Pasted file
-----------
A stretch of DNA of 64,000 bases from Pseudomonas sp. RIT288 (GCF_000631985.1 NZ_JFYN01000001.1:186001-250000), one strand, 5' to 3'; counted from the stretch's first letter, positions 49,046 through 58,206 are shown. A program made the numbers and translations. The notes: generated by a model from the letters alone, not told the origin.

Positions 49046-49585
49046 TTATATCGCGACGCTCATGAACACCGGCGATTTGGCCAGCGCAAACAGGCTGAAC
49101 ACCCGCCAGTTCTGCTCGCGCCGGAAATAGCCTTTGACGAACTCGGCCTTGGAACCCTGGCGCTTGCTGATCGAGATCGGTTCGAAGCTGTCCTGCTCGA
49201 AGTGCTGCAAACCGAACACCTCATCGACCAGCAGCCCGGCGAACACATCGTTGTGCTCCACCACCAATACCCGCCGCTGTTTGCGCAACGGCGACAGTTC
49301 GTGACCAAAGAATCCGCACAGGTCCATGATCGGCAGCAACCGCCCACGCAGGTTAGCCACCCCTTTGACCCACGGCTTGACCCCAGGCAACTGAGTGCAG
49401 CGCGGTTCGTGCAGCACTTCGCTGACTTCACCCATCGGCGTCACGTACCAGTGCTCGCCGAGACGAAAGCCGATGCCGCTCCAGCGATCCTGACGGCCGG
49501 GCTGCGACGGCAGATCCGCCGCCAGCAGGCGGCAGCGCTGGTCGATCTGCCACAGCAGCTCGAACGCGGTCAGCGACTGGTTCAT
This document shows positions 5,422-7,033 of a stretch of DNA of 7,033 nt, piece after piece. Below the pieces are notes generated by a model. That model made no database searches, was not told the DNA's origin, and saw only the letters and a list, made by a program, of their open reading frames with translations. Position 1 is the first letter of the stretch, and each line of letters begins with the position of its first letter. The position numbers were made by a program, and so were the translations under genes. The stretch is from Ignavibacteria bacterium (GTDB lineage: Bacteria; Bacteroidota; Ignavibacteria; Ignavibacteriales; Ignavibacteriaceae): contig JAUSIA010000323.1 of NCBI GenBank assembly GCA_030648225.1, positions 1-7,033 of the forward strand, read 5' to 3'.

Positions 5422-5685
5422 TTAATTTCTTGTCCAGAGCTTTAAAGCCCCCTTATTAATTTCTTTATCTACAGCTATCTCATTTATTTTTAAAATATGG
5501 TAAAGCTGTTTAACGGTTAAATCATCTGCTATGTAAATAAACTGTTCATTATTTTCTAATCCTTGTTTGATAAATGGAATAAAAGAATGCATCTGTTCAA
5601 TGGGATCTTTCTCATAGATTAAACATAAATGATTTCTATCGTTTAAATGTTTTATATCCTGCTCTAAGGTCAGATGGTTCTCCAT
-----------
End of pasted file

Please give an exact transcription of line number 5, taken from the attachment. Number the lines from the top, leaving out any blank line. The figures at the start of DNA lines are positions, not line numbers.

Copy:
49201 AGTGCTGCAAACCGAACACCTCATCGACCAGCAGCCCGGCGAACACATCGTTGTGCTCCACCACCAATACCCGCCGCTGTTTGCGCAACGGCGACAGTTC